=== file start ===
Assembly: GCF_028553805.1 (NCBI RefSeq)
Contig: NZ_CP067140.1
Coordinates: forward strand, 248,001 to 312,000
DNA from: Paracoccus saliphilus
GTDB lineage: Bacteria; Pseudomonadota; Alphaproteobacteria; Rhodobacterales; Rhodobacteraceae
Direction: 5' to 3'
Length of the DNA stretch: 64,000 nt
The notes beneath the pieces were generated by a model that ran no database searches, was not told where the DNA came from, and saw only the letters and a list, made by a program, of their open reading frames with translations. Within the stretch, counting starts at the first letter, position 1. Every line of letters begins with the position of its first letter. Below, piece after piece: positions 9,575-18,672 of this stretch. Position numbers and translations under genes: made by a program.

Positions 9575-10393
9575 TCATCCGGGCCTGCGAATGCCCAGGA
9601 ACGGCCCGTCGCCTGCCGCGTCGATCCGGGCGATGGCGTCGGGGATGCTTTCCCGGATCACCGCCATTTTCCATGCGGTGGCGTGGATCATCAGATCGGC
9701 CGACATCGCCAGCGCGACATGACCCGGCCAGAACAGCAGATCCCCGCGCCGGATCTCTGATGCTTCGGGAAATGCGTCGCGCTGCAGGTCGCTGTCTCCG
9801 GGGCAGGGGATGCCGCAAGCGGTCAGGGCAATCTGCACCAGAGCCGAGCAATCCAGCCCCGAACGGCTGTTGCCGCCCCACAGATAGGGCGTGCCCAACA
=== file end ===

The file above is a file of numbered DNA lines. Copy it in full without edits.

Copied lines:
Assembly: GCF_028553805.1 (NCBI RefSeq)
Contig: NZ_CP067140.1
Coordinates: forward strand, 248,001 to 312,000
DNA from: Paracoccus saliphilus
GTDB lineage: Bacteria; Pseudomonadota; Alphaproteobacteria; Rhodobacterales; Rhodobacteraceae
Direction: 5' to 3'
Length of the DNA stretch: 64,000 nt
The notes beneath the pieces were generated by a model that ran no database searches, was not told where the DNA came from, and saw only the letters and a list, made by a program, of their open reading frames with translations. Within the stretch, counting starts at the first letter, position 1. Every line of letters begins with the position of its first letter. Below, piece after piece: positions 9,575-18,672 of this stretch. Position numbers and translations under genes: made by a program.

Positions 9575-10393
9575 TCATCCGGGCCTGCGAATGCCCAGGA
9601 ACGGCCCGTCGCCTGCCGCGTCGATCCGGGCGATGGCGTCGGGGATGCTTTCCCGGATCACCGCCATTTTCCATGCGGTGGCGTGGATCATCAGATCGGC
9701 CGACATCGCCAGCGCGACATGACCCGGCCAGAACAGCAGATCCCCGCGCCGGATCTCTGATGCTTCGGGAAATGCGTCGCGCTGCAGGTCGCTGTCTCCG
9801 GGGCAGGGGATGCCGCAAGCGGTCAGGGCAATCTGCACCAGAGCCGAGCAATCCAGCCCCGAACGGCTGTTGCCGCCCCACAGATAGGGCGTGCCCAACA